The PROFITable Australian Property Development Process Series
A new property development education series by Bob Andersen, Australia’s Billion Dollar Property Developer
Part 1 of 6: Positioning Your Property Development
In the recent installment of the PROFITable Property Process Series, I discussed the two key skills you need to become a property developer. Do you remember what they were? Coordinate people and coordinate the process. The process is very simple. In fact, we’ll go through the exact process that you need to go through a successful development. I actually have a name for my process. It’s called the PROFITable Property Process (PPS).
So let’s look at those letters. The key word here is ‘PROFIT’. That’s what we want to make. Let’s go through those keywords. P for position; R for research; O obtaining approvals; F is about finance; I is about the improvements we make to the site; and T is the most important one: taking your profit.
For this installment, let’s focus on P for Position.
When I talk about position, I’m not talking about location. I’m talking about positioning your property development upfront before you get going. Now there’s three parts to doing that:
Positioning the structure
Getting your core team together
Choosing your patch
Let’s go through those.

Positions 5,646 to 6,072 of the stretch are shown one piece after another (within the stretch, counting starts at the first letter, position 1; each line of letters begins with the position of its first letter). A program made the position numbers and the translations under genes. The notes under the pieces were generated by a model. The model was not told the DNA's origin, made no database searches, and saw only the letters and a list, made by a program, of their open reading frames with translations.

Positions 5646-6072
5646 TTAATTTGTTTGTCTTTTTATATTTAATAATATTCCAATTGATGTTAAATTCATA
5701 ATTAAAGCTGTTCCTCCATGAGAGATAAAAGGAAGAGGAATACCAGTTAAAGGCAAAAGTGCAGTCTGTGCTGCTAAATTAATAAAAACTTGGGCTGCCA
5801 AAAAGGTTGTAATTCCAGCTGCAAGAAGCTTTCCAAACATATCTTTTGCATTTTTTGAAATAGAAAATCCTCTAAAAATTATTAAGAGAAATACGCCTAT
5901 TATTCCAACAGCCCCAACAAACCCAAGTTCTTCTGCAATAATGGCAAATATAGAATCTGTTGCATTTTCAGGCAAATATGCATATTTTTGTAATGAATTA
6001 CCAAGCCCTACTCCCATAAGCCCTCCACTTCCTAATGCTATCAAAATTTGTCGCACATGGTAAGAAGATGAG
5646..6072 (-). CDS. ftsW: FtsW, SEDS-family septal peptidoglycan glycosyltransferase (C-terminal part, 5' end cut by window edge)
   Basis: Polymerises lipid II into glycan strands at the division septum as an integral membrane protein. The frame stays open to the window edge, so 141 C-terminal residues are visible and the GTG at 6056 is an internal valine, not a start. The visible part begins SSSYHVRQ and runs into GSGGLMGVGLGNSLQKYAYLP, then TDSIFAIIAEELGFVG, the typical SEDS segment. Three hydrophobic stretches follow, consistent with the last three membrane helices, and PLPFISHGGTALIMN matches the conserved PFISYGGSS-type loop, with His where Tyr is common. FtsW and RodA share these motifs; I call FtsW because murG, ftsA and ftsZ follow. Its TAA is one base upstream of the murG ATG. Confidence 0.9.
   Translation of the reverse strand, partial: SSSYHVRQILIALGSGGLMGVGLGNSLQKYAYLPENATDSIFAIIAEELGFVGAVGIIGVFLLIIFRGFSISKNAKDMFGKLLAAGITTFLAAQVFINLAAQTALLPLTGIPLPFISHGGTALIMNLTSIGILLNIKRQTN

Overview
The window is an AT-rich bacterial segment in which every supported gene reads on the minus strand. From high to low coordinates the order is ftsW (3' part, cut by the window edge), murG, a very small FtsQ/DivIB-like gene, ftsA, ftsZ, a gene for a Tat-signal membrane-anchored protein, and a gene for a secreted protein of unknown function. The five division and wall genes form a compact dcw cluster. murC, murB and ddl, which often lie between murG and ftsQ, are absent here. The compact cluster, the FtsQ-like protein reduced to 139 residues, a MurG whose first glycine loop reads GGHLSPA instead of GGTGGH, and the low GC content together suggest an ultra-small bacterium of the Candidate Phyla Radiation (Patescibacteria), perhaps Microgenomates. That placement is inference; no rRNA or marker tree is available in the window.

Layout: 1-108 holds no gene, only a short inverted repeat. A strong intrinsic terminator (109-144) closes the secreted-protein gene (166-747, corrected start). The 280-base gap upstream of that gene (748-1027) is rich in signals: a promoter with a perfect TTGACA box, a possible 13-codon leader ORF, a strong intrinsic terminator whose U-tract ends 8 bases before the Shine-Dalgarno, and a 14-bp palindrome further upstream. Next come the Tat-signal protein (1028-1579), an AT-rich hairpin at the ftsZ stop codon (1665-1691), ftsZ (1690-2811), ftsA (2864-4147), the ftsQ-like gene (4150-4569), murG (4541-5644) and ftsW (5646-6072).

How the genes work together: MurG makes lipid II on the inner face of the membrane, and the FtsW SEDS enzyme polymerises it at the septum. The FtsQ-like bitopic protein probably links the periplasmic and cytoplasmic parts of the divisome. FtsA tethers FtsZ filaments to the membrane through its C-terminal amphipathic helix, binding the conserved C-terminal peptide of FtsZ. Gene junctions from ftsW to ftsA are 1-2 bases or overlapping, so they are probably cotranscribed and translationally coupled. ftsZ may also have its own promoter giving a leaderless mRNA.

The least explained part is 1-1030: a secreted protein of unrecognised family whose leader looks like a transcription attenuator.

It’s very important that you get your development structured correctly. To get this information, you need to talk to a good property accountant to get the right structure. Structures can vary depending on what you want to do. It could be a company, it could be a trust, it could be a trust with you as a trustee, it could be a trust with corporate trust, or it could be a partnership.
There are different structures for different purposes.
Getting Your Core Team Together
The next one is choosing your core team. Who are they? If the development is something simple like a subdivision, your core team can be one person. That can be a consulting surveyor. If your development is for townhouses, there’s two key individuals for you: an architect and a town planner. So you need to get those two people together.
Knowing what exactly you’d want to develop allows you to form the core people to comprise your development team.
Choosing Your Patch
The third part is choosing your patch. What do I mean by that? Well I’ll tell you what not to do. If you live in a capital city, know that there are markets within markets within markets. So you can’t expect to understand the different intricacies of all the different markets.
For instance, there are different price points, types of products, sizes of townhouses, blocks of land, and sale process. The land is of a different value. What you need to do is to narrow your focus down. And you can do that by choosing your patch. Your patch could be where you live or somewhere you’re familiar with. Find out how big it is. It could be just one local government area or one council area. It could also be two or three suburbs.
What you need to do is to become a local expert in that area. It’s not hard to do. For example, you need to understand land values in that area. How much does land sell for? How much does townhouses sell for?
You need to go into the market and see product that’s for sale in the market. Get connected to real estate agents in the area, too. This way, you’ll know when a deal’s a deal. It’s very important.
In the next installment, we’ll focus on R for Research.